Tuesday, March 26, 2013
Online Symposium on Oren Bar-Gill's Seduction By Contract, Part IIIA: Nancy Kim on Cell Phone Contracts
This is the sixth in a series of posts on Oren Bar-Gill's recent book, Seduction by Contract: Law Economics, and Psychology in Consumer Markets. The contributions on the blog are written versions of presentations that were given last month at the Eighth International Conference on Contracts held in Fort Worth, Texas. Today is the first of a two-part contribution from our own Nancy Kim of the California Western School of Law. In this post, Nancy lays out Professor Bar-Gill's explanatory model. In tomorrow's post, Nancy will set out her differences with Oren's approach. Stay tuned:
Oren’s book adopts a behavioral economics approach to consumer contracts. His thesis is that companies are intentionally using contract design to exploit the imperfect rationality of consumers – what other contracts profs like Melvin Eisenberg and Russell Korobkin have referred to in their classic articles as “bounded rationality.” Prof. Bar-Gill’s book adopts this basic insight regarding contract design and applies them to three types of consumer contracts: mortgages, credit cards, and cell phones. The chapter I discussed was on cell phone contracts (Angela and Alan deftly tackled the other two).
Bar-Gill discusses some interesting facts about the cell phone market but the focus is on the three design features of cell phone contracts: three part tariffs, lock-in clauses and complexity.
The three part tariff consists of a monthly charge, a number of voice minutes that the monthly charge covers, and a per-minute price for minutes beyond the plan limit. Consumers choose calling plans based upon a forecast of future use, but consumers don’t forecast accurately. Many underestimate and end up paying much more by exceeding their plan limit whereas other (many more others, actually) overestimate their future usage and pay too much for their service by paying for minutes they never use.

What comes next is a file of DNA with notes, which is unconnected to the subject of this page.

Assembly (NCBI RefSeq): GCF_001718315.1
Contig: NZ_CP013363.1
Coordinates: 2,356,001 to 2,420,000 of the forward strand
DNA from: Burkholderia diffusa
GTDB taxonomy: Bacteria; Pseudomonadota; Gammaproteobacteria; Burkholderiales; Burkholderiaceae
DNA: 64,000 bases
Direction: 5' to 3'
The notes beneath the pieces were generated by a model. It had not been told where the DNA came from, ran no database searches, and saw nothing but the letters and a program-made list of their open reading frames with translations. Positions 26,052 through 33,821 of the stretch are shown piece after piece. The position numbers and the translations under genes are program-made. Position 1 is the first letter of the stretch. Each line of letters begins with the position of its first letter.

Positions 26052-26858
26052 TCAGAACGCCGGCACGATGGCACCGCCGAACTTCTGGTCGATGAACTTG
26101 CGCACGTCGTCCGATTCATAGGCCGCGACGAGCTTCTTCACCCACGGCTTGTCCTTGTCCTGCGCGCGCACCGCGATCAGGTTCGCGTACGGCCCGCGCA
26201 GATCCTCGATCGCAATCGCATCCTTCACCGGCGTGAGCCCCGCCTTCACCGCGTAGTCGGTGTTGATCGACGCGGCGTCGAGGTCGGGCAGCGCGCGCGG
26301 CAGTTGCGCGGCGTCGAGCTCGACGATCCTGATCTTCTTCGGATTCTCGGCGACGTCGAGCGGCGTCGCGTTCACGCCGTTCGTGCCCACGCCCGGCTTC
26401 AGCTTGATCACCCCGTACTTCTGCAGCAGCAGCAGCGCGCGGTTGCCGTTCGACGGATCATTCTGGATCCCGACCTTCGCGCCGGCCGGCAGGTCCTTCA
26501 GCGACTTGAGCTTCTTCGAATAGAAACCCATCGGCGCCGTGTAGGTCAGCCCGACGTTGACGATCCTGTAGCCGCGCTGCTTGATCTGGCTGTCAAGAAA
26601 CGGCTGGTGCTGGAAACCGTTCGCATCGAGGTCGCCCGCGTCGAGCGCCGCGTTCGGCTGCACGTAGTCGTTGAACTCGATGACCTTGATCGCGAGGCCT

The second feature, lock in contracts, are a market response to the imperfect rationality of consumers. The lock-in contract typically consists of a “free” fancy phone and a two or three year contract. The consumer is required to pay an early termination fee (although that is now greatly discounted or prorated– more on that later). Bar-Gill argues that these lock-in contracts take advantage of consumer myopia as subscribers are lured by the fancy free phone and underestimate the likelihood that switching will be beneficial down the road.
The final feature, complexity, allows carriers to hide the true cost of the contract, Complexity refers to all the confusing features and pricing variables offered by companies – in addition to the 3 part tariff, lock in clauses and early termination fees, there are different prices for different times of day, rollover minutes, family plans, etc. Boundedly or imperfectly rational consumers do not effectively aggregate costs associated with these different plans and will focus on a subset of salient features and prices and ignore or underestimate other features and prices. In response, providers will increase prices or reduce the quality of non-salient features.
Bar-Gill explains how carriers design their contracts using these three design features to exacerbate the misperceptions of consumers. In doing so, they reduce the net benefit that consumers derive from their service. He also addresses a typical rational choice explanation for the three part design of cell phone contracts, namely that consumers have heterogeneous preferences; complexity and multidimensionality cater to those differences. Yet, Bar-Gill concludes that this rational choice explanation fails simply because it is too costly for even perfectly rational consumers to ferret out this information. The cost of sorting out the information exceeds the benefit of finding the perfect plan, thus deterring any shopping for terms.
[Posted, on Nancy Kim's behalf, by JT]